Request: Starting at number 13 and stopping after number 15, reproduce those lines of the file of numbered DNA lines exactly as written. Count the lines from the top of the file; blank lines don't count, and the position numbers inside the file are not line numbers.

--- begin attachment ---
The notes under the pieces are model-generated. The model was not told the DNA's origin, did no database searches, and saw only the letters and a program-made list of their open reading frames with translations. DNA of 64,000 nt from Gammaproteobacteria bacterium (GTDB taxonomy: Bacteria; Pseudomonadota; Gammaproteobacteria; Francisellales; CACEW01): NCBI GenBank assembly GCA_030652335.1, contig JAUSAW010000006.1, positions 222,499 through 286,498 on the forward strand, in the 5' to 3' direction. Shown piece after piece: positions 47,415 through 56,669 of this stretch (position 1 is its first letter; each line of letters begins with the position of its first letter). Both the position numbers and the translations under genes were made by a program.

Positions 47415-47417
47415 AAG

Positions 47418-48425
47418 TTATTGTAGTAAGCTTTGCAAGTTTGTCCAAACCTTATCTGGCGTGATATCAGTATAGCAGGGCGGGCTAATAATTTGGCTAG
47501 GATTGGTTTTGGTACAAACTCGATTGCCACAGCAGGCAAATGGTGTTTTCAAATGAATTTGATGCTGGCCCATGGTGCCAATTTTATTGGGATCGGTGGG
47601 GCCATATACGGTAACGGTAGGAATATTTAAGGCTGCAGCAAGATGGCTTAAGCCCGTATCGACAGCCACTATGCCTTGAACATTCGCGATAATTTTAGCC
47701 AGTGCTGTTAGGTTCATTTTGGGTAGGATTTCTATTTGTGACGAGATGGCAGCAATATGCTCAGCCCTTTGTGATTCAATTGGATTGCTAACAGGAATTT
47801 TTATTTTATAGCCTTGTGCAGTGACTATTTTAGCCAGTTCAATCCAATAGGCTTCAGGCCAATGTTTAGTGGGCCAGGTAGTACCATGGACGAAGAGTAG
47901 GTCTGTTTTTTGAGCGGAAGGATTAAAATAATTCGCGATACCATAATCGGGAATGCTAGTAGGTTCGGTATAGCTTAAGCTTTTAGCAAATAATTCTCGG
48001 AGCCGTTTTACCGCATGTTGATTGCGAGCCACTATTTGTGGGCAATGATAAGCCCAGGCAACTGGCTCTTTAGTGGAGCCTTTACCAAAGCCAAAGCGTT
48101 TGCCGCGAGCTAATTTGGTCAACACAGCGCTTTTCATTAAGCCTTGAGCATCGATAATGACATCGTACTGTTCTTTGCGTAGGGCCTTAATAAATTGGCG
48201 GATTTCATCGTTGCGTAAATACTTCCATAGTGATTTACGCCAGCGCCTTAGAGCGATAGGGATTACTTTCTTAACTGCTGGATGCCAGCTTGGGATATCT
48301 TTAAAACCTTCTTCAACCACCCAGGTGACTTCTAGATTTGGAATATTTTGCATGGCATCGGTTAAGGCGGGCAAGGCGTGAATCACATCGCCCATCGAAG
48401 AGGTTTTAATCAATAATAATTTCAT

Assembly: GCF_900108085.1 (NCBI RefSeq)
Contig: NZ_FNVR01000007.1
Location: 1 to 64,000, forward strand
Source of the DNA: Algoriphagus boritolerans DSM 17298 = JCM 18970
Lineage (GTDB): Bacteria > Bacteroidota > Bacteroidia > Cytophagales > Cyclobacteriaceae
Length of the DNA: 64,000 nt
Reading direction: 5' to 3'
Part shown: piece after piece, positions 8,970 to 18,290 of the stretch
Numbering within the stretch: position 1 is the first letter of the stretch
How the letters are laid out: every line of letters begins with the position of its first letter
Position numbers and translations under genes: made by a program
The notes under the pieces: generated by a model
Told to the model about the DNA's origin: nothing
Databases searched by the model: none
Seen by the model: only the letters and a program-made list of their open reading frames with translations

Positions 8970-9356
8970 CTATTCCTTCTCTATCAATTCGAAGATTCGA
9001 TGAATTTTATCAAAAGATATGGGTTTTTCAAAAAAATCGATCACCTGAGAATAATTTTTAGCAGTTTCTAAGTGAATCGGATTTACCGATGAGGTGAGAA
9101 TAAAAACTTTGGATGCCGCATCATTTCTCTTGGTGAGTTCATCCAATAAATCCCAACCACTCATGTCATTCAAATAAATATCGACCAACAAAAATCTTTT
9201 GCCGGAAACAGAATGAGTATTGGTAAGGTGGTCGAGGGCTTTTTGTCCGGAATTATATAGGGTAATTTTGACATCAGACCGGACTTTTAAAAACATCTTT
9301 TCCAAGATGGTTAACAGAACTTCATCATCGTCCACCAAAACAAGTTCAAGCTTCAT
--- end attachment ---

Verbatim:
48201 GATTTCATCGTTGCGTAAATACTTCCATAGTGATTTACGCCAGCGCCTTAGAGCGATAGGGATTACTTTCTTAACTGCTGGATGCCAGCTTGGGATATCT
48301 TTAAAACCTTCTTCAACCACCCAGGTGACTTCTAGATTTGGAATATTTTGCATGGCATCGGTTAAGGCGGGCAAGGCGTGAATCACATCGCCCATCGAAG
48401 AGGTTTTAATCAATAATAATTTCAT